Wednesday, April 25, 2001

Kentucky installs poet laureate


UK teachers' mandate: Promote state's writers

By Charles Wolfe
The Associated Press

        FRANKFORT — James Baker Hall, poet and teacher of creative writing, was installed Tuesday as Kentucky poet laureate.

        He got a two-year appointment with a broad mandate: promote and encourage participation in the literary arts across the state.

        Mr. Hall, who lives at Sadieville in Scott County, said his plans for the job include advocating a greater presence of artists in schools and a greater awareness of Kentucky's literary heritage.

[photo] James Baker Hall bows to the audience after reading one of his poems during Tuesday's induction ceremony in the Capitol rotunda in Frankfort.
(Associated Press photo)
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        “The fact is that, outside the state, all around, it's noticed there are a significant number of writers with national reputations working in Kentucky, and most of them Kentuckians,” Mr. Hall said in an interview.

        Some have international reputations, such as Wendell Berry and Bobbie Ann Mason, who were among Mr. Hall's schoolmates at the University of Kentucky in the late 1950s.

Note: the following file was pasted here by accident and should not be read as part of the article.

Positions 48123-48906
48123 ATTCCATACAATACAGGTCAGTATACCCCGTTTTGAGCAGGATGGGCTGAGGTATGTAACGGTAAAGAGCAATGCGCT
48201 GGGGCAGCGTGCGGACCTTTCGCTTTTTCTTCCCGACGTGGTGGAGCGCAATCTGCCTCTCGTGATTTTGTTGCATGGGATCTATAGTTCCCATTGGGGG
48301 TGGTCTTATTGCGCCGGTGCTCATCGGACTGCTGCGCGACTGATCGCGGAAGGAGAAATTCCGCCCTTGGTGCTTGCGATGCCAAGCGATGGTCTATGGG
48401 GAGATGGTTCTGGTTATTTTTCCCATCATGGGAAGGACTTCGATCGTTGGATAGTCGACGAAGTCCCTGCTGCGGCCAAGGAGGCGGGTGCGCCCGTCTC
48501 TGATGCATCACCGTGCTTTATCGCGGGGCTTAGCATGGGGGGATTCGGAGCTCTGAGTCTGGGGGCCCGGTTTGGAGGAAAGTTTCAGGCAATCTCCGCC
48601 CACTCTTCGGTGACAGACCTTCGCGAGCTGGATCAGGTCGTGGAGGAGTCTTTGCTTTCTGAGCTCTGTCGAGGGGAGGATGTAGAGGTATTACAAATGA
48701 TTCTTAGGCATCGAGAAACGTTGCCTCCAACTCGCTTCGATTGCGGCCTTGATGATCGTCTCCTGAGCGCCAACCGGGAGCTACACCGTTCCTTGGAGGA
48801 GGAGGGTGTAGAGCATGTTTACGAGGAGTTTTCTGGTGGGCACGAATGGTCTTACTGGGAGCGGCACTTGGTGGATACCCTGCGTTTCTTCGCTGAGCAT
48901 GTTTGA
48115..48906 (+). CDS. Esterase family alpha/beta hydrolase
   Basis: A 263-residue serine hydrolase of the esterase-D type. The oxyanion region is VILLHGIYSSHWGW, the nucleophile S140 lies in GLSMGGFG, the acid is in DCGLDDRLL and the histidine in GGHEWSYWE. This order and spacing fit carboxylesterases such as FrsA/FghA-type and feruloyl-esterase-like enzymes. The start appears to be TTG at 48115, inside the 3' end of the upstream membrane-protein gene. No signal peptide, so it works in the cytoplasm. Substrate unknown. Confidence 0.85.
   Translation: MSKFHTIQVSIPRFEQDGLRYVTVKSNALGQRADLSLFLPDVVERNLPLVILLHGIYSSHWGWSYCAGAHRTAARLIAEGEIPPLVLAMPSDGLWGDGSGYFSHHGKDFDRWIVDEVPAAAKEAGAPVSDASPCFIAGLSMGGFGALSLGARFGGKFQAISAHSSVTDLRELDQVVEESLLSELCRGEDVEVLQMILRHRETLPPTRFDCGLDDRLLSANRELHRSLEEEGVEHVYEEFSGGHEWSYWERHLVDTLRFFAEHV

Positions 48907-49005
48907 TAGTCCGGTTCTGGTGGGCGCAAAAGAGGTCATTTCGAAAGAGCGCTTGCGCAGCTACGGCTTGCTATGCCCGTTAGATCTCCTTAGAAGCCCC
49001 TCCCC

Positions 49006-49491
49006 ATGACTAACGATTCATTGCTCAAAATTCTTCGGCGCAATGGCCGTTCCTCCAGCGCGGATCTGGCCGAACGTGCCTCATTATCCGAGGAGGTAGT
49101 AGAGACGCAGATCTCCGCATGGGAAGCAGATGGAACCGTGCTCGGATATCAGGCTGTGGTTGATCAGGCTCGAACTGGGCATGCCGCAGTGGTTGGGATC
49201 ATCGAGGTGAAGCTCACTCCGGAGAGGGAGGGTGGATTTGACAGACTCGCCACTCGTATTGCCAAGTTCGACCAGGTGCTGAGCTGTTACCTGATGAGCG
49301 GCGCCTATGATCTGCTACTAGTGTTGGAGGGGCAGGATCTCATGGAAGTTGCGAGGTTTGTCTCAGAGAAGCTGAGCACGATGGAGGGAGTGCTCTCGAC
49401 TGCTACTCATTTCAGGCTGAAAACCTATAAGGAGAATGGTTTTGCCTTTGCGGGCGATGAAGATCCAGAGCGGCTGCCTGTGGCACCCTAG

Kentucky State University professor Richard Taylor, Mr. Hall's longtime friend and predecessor as poet laureate, said Mr. Hall was well-suited for his new post.

        “He possesses the ability, somehow, to extract from his students wonderfully creative projects and poems,” Mr. Taylor said.

        Mr. Hall has taught creative writing at UK since 1973. Two of his former students, Maurice Manning of Danville and Tony Crunk of Hopkinsville, were Yale Series of Younger Poets winners — one of the nation's premier poetry competitions.

        Mr. Hall is the author of five volumes of poetry, two novels and texts for two photography books. His most recent work was a collection of poems, The Mother on the Other Side of the World, in 1999.

        A Spring-Fed Pond, due to be released in October, features his photos of Kentucky writers, including his wife, Mary Ann Taylor Hall. It also includes photos of Mr. Hall's old UK contemporaries: Mr. Berry, Ms. Mason, Ed McClanahan and Gurney Norman. As a group, they represented a literary golden era at the university.

        All but Ms. Mason went from UK to Stanford University on Wallace Stegner fellowships for emerging writers.

        “There never had been four Stegners coming from the same school,” Mr. Hall said. “The assumption was that there was an incredible writing program at UK, which there wasn't. There was just a teacher.”

        The teacher, Robert Hazel, encouraged his students “to think of ourselves as serious writers, and he was impatient with the lack of seriousness.”
       



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